Responding to reports that PPG is considering opening retail AGR shops when its contract with State Farms expires in a few years, Hardt says, "I know of no such plans; I doubt it." He adds, "They do have retail outlets in Montreal [PQ, Canada], but we don’t sell insurance there."

As for the lingering reports of PPG glass sales persons who say that in order to be part of the Glass Central Program, AGR businesses must use PPG glass, Hardt adamantly refutes the claim."No, they do not have to buy PPG glass," he says. "There’s no such requirement and there never will be."

Pricing Challenges

In addition to the AGR industry’s need to acquire the latest automation technology, pricing is another major problem faced by the sector, according to Hardt. He notes that AGR costs have increased by a total of 36 percent in the past year.

A particular challenge is the pricing of auto glass parts, which varies by region and involves discounting depending on the manner in which the glass is purchased. "All across the board, it’s confusing to us and it has to be to those in the AGR industry," he says. "It’s the only commodity I know of that uses discounting [off the stated price]," said Hardt, referring to the industry practice of discounting off NAGS List Prices™.

Hardt believes the AGR industry’s practice of offering reduced prices for jobs paid in cash is another problem. "How do I explain to our policyholders and agents that [AGR businesses] give some one-time customer that walks in off the street a better price than us—and we’re their best customer?" he asks. "If prices are so low and they’re starving to death, then how can they do this cash pricing?"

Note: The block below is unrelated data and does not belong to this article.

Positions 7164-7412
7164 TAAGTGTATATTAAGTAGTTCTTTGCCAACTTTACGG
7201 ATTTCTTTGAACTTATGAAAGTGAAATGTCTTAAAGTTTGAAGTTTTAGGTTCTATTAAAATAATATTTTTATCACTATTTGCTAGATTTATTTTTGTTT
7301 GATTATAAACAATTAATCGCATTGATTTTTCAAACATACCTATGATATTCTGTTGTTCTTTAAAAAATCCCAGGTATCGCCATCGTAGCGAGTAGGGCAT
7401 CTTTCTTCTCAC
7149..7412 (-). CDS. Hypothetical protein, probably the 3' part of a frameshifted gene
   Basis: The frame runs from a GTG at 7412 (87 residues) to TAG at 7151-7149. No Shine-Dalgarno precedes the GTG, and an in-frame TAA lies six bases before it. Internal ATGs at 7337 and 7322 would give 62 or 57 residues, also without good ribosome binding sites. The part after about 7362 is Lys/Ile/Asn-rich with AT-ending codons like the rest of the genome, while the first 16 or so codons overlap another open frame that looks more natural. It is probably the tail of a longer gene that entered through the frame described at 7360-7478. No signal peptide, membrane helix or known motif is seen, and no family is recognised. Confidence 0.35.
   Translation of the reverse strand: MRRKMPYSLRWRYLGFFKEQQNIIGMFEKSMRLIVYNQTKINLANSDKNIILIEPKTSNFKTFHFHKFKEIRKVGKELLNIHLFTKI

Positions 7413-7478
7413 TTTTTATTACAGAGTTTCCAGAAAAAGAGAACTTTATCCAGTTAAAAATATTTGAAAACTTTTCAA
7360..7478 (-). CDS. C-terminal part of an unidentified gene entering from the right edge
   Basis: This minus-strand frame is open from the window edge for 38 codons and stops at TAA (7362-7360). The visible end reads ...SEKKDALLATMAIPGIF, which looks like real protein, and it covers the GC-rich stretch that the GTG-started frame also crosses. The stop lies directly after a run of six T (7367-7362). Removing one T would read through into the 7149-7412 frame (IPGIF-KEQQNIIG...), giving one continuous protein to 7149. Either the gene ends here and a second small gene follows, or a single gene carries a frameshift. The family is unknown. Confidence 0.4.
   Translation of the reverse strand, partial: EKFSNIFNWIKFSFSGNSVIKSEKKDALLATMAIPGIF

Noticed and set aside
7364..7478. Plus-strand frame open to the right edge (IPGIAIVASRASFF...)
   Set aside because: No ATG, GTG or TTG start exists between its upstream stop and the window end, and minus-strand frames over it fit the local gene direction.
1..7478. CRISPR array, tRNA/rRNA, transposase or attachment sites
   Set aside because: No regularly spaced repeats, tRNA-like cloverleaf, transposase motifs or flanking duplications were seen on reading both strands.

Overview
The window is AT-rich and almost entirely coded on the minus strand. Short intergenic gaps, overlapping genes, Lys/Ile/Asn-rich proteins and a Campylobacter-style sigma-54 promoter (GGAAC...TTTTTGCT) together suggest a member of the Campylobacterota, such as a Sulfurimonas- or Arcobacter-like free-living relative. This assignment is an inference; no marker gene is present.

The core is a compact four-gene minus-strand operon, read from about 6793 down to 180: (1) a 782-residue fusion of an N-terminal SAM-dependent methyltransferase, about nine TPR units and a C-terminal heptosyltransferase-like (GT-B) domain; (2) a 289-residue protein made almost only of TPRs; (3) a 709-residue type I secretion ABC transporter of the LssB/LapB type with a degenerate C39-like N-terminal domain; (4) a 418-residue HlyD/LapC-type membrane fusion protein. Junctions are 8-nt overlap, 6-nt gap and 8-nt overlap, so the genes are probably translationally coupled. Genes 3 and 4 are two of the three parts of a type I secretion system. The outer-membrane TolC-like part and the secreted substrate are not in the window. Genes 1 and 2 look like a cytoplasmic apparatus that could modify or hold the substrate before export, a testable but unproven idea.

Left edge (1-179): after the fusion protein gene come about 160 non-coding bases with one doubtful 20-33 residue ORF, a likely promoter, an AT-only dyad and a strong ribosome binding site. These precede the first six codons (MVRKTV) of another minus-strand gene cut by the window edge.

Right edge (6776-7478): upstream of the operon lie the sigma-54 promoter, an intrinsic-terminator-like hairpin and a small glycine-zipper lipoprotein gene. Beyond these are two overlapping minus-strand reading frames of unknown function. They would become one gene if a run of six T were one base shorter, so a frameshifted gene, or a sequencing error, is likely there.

Another practice of which Hardt is critical is the waiver of the deductible for jobs covered by insurance. "Not only does this simply reallocate what’s charged to insurers," he says, "it might also encourage claim frequency."

Hardt says these practices and others give him reason to reconsider if State Farm’s offers for auto glass repair and replacement jobs aren’t higher than they should be. "We know the reasons—some of them are valid," he says. "But it puts me in a difficult position. I’ve got what I think is a fair price—13,500 shops have accepted it—and I see [these promotions] and think, ‘well, I’d better screw it down a little tighter.’"

Despite the perception of many in the industry, State Farm does not survey prices by region to formulate its glass repair and replacement offers. "Before Glass Central, we did do surveying and found that it blocked out a high percentage of shops from participating," he says. Now, Hardt says, State Farm evaluates the cost of glass, labor, adhesive kits, competition in an area and promotional tactics used in an area. "From that, we gather as much info as possible and come up with the best offer we can."

There have been many in the industry who argue that in order to get the lowest premiums for its policyholders, State Farm seems to reduce prices to a level where shops can no longer survive. Hardt responds, "That’s totally the opposite of what we want." He says, "If they can’t survive they shouldn’t accept the offer. We don’t want them to fail; we want them to be like us—lean, mean and competitive."